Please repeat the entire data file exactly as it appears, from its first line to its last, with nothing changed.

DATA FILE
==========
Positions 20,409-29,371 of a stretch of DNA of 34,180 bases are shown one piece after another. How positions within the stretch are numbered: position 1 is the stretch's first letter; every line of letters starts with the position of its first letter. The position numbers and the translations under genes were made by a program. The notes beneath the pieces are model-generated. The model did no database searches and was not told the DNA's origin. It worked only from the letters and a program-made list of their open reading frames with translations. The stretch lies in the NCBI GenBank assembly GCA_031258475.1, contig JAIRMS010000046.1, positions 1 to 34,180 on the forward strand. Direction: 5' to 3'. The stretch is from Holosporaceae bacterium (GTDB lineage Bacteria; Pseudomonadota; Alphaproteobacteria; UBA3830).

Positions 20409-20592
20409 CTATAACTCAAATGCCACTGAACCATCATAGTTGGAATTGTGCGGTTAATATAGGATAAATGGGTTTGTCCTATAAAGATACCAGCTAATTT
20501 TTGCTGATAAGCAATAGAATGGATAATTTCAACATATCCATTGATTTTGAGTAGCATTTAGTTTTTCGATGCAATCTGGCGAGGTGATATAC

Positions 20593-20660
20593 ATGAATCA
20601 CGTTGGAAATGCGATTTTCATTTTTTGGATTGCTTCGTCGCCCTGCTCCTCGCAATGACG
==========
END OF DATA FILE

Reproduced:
Positions 20,409-29,371 of a stretch of DNA of 34,180 bases are shown one piece after another. How positions within the stretch are numbered: position 1 is the stretch's first letter; every line of letters starts with the position of its first letter. The position numbers and the translations under genes were made by a program. The notes beneath the pieces are model-generated. The model did no database searches and was not told the DNA's origin. It worked only from the letters and a program-made list of their open reading frames with translations. The stretch lies in the NCBI GenBank assembly GCA_031258475.1, contig JAIRMS010000046.1, positions 1 to 34,180 on the forward strand. Direction: 5' to 3'. The stretch is from Holosporaceae bacterium (GTDB lineage Bacteria; Pseudomonadota; Alphaproteobacteria; UBA3830).

Positions 20409-20592
20409 CTATAACTCAAATGCCACTGAACCATCATAGTTGGAATTGTGCGGTTAATATAGGATAAATGGGTTTGTCCTATAAAGATACCAGCTAATTT
20501 TTGCTGATAAGCAATAGAATGGATAATTTCAACATATCCATTGATTTTGAGTAGCATTTAGTTTTTCGATGCAATCTGGCGAGGTGATATAC

Positions 20593-20660
20593 ATGAATCA
20601 CGTTGGAAATGCGATTTTCATTTTTTGGATTGCTTCGTCGCCCTGCTCCTCGCAATGACG